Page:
Can a foreign language be learned in the classroom?
The odds are stacked against the teacher. The kids enter the classroom speaking all day in their native language and, no matter how hard the teacher tries, it's impossible to switch that off. Students also don't understand why they need to learn something they are never planning to use in their daily life. On top of it, English is much easier to learn compared to other languages that have conjugations. So, by the time an average US student wraps his mind around what #conjugations really are, they are edging towards the tail end of the second year. In the end the #one_to_many#classroom_setting is NOT an effective way to learn a #foreign_language.
The Existing Problem
On top of everything else, the first thing they are acquainted with in a foreign language are grammar rules. The homework assignment is to read a text and memorize the words that are hardly ever used in a day-to-day conversation. How often do we start learning a foreign language with words like "horse" or "rabbit"? These seem like very useful words if you plan to become a veterinarian. To make things worse, the instructions are done entirely in English. It's safe to conclude that the students not only don't learn a foreign language, but they actually develop resentment towards the teacher and the language being learned.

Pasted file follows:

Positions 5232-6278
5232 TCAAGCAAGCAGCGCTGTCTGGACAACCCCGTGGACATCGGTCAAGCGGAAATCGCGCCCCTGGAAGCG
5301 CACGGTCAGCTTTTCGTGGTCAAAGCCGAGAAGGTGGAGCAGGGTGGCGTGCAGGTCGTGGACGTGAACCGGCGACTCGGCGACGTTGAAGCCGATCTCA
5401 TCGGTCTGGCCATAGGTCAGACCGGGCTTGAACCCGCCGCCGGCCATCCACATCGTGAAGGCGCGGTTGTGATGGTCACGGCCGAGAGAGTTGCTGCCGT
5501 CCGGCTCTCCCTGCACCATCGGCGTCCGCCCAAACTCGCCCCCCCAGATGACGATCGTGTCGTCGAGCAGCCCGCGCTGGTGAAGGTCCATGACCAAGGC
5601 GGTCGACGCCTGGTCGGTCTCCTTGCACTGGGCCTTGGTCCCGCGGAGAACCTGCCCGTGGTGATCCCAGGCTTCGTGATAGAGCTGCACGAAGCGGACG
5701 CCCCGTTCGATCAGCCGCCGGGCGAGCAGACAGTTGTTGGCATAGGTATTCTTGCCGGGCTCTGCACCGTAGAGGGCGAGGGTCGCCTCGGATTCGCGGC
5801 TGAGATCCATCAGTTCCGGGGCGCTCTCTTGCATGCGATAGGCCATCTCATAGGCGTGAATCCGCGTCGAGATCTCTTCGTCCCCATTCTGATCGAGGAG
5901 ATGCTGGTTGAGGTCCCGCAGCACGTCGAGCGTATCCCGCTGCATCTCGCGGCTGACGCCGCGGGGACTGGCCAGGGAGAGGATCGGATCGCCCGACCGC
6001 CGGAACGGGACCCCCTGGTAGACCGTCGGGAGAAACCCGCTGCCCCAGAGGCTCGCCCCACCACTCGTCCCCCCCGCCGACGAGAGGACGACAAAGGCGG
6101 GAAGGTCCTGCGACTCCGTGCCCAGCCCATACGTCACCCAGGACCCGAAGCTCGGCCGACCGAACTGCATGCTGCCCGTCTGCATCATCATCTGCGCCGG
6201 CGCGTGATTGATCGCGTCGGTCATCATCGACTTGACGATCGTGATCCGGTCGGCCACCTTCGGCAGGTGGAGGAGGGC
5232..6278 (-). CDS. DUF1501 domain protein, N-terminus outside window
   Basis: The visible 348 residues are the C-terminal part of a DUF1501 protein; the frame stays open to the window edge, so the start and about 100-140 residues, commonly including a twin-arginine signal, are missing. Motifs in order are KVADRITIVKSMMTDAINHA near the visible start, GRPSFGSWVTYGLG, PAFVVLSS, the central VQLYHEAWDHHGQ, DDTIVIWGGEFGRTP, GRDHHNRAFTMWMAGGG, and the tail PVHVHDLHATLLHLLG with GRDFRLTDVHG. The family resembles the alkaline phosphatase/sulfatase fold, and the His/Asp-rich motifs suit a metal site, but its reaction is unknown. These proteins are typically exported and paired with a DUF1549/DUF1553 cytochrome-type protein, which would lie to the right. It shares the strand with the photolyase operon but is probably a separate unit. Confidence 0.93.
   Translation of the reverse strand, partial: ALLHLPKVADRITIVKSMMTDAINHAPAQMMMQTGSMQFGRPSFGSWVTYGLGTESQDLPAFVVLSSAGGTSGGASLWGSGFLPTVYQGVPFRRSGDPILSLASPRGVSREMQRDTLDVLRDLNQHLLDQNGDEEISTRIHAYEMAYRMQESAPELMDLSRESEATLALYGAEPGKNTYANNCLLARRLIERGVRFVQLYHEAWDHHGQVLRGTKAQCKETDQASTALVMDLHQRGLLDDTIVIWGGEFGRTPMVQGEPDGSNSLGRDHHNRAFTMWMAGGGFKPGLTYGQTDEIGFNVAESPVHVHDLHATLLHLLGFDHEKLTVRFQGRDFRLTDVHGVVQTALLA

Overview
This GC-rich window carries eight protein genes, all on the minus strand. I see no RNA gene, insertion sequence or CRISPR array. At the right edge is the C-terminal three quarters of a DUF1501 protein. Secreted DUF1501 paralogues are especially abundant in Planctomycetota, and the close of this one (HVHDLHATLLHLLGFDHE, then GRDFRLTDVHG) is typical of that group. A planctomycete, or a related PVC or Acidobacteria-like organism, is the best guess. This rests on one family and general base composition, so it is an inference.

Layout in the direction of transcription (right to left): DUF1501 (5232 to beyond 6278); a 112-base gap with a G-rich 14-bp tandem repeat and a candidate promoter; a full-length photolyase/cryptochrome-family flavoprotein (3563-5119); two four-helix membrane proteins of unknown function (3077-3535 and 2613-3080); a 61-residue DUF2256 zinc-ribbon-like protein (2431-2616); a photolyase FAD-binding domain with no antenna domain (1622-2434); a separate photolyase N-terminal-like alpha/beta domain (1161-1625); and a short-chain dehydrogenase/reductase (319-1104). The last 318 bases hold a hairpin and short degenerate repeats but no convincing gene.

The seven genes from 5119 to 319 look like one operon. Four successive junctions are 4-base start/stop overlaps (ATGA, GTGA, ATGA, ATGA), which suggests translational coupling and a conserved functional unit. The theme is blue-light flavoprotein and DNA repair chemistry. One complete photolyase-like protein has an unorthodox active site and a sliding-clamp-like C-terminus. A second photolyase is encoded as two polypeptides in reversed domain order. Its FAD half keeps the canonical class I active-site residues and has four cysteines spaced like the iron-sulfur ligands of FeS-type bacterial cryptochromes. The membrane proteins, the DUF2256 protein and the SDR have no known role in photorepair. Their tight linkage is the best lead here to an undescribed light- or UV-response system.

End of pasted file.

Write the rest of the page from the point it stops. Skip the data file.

Gamification through Apps
The teacher can continue to go through the motion or they can do something about it. The best way to learn anything is to arouse curiosity towards that subject. Doing theoretical things that will never be used in life makes it hard. You could add gamification through apps like #rosetta_stone or #duolingo which will probably buy a teacher some time at keeping students engaged. But after a short while they will start falling back towards the feeling of frustration. As a result, almost none of the students who go through 2 years of learning a foreign language are able to carry on a conversation in that language.
Albert Einstein is widely credited with saying, “The definition of insanity is doing the same thing over and over again, but expecting different results.” We would like to remind the teachers of how they learned a foreign language. They likely spent a significant amount of time studying abroad and through this #immersion eventually became the teachers. It's impossible to do the same thing with all the students in all the classes, but we've come up with a work around. Why not let students teach each other their native language right in the classroom? Read more here.
You can also leave your contact info, so we discuss bringing this right to your classroom.